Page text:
Parts Primer

How to tell a good part from a bad one.

Here are a few things that you must pay attention to when you install a TSO part. First, the vast majority of TSO parts are used for alterations, not remove and replace items. Second, use of a TSO part may require a logbook entry and a Form 337. So the first thing you need to determine is, if the installation of the TSO part or parts constitutes a major alteration. For example, what about a complete TSO radio package with coupled autopilot installed in a King Air B-200? Is it major or minor? In this case it is a major alteration. But slipping a couple of TSO life vests in a seat pocket of a Piper Arrow before a trip to the Bahamas is not because nothing has been altered.

Type or production parts

This is easy to explain. You open up the aircraft's parts manual and order the part you need. The part comes directly from the manufacturer or another manufacturer who has been authorized by the TC or Production Approval Holder for direct ship authority. The part is usually identified by manufacturer part number, or tagged, or has an 8130-3 tag.

A small problem might come into focus when you order a part using a part number out of the manufacturer's parts manual. When the part arrives, it looks, feels, and even smells the same as the one you are replacing, but it has a different part number on the invoice. You call up the manufacturer and you get the story that the part number has been superceded but the part manual has not been revised and go ahead and install the part.

This is not a good idea! Try explaining to the NTSB or FAA if the aircraft goes in and the part you installed last Tuesday is high on their list of probable causes and the part's guy is suffering from memory failure.

Be smart! Get the revised part number change in writing from the manufacturer! An e-mail or a fax from the manufacturer explaining the part number revision is fine. Be sure that the e-mail or fax includes the person's name, position in the company, and phone number. At least you will have something in your pocket if the aircraft has a problem instead of being the only one holding the wet paper bag of responsibility.

Owner produced parts

Despite the title, "owner produced parts" the owner does not have to make the part himself. However to be considered a producer of the part the owner must have participated in controlling the design, manufacture, or quality of the part such as:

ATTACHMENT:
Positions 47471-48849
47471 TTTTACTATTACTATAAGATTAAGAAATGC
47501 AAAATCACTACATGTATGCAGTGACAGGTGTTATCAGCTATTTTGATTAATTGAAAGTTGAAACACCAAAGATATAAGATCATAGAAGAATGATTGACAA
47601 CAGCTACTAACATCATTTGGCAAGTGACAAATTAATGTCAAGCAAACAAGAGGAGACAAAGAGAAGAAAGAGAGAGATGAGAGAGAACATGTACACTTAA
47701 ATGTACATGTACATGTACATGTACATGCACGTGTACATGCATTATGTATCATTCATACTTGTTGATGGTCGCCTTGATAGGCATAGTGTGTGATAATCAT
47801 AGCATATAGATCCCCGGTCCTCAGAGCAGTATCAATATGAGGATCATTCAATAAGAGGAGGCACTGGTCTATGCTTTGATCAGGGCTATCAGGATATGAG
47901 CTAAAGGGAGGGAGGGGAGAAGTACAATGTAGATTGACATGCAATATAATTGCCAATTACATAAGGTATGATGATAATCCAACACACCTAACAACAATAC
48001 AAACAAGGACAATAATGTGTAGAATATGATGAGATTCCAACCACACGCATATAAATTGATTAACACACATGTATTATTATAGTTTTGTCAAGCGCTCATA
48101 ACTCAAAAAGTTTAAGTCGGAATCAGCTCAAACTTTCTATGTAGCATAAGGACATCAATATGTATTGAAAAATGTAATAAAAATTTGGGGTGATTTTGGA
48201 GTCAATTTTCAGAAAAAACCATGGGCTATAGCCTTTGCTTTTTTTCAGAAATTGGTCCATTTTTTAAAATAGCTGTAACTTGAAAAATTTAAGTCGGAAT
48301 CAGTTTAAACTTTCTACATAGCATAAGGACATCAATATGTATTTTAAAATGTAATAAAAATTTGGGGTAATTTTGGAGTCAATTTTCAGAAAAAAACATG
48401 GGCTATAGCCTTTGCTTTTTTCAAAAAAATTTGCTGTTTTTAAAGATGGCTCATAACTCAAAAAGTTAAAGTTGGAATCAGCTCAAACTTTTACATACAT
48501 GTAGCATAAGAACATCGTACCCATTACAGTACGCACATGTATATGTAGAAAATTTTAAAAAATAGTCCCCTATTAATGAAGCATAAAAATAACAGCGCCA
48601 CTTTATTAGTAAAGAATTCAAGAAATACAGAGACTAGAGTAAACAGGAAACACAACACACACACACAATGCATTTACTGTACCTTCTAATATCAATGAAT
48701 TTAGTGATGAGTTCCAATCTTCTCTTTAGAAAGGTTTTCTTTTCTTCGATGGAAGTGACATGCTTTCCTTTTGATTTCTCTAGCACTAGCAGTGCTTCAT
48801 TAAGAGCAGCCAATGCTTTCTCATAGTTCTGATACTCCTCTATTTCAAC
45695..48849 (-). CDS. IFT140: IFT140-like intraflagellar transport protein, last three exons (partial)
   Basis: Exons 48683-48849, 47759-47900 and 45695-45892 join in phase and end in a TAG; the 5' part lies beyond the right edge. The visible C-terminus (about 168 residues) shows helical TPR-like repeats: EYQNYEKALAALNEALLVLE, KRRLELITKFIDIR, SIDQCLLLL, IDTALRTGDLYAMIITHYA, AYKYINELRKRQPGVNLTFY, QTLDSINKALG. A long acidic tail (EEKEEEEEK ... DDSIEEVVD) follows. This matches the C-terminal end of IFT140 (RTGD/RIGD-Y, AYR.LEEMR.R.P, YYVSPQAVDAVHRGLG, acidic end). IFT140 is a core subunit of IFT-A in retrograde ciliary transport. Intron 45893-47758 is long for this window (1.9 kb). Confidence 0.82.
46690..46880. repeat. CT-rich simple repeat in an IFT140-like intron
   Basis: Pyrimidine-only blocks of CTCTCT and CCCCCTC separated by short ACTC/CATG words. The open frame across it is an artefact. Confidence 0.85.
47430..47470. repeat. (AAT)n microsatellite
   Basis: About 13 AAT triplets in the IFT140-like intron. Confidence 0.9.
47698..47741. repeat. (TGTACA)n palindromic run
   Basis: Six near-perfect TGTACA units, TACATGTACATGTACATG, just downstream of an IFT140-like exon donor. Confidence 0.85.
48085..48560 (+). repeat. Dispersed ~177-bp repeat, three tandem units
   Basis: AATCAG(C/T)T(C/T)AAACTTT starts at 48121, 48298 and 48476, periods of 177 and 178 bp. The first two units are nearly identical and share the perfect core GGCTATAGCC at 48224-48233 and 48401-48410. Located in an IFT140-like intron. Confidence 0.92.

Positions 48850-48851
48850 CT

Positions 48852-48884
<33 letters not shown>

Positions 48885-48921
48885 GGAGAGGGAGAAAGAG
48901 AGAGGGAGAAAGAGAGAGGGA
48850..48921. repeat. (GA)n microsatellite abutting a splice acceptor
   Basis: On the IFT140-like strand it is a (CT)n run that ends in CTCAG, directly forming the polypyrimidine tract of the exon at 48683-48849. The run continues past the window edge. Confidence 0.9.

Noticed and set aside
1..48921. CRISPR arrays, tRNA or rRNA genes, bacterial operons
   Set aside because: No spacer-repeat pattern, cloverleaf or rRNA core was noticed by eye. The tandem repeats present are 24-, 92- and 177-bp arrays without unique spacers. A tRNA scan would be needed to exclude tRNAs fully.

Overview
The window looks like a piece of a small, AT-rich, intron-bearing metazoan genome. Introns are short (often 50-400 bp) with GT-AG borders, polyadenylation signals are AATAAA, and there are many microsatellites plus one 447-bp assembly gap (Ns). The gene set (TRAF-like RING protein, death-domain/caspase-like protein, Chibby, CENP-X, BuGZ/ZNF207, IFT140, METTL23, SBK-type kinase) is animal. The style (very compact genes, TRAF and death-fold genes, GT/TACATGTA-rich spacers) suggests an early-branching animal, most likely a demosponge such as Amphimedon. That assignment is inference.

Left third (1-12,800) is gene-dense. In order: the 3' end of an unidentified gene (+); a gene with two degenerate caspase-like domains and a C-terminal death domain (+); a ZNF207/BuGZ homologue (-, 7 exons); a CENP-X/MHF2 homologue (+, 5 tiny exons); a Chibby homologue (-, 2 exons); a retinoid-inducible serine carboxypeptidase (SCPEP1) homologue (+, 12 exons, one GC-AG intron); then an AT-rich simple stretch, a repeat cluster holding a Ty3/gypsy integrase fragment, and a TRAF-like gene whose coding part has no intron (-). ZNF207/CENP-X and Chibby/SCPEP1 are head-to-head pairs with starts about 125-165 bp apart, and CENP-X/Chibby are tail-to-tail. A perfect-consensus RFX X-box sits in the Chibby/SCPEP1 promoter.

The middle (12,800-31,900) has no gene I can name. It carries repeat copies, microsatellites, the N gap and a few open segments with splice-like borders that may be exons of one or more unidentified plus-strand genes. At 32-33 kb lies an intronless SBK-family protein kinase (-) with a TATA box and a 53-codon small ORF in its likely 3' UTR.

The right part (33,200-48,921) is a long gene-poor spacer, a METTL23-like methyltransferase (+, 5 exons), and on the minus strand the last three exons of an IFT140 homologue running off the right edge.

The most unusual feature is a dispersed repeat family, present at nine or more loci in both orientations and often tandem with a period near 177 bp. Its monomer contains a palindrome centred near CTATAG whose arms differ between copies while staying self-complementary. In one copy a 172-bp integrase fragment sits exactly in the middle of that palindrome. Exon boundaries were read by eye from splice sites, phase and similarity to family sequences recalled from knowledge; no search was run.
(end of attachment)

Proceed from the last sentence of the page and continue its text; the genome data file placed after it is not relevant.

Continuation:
1. provide the manufacturer with the design or performance data from which to make the part, or
  2. provide the manufacturer with the materials to make the part or,
  3. provide the manufacturer with fabrication processes or assembly methods to make the part or,
  4. provide the quality control procedures to make the part or,
  5. personally supervise the manufacturer of the part.

One of the most important things to remember about owner produced parts is an owner or his agent can not automatically make a part by reverse engineering it. You need an approved data trail. Either make the part using original design drawings, have a DER make some new drawings, or make your own drawings of the part and have the data field approved by the local FSDO.

Most pilots and owners are blessed with so much mechanical hands-on talent that you would have to times it by 100 to fill up a Corvette's trunk. Realizing this, the FAA allows the owner to contract out for the manufacture of the part to his mechanic or anyone else and still have a part that is considered "owner produced" as long as the owner participated in one of the five functions listed above.

The question always comes up if a mechanic manufactured parts for an owner is he considered in violation of section 21.303(b) (2)? The answer would be no if it was found that the owner participated in controlling the design, manufacture, or quality of the part. The mechanic would be considered the agent for the producer and would not be in violation of section 21.303(a).

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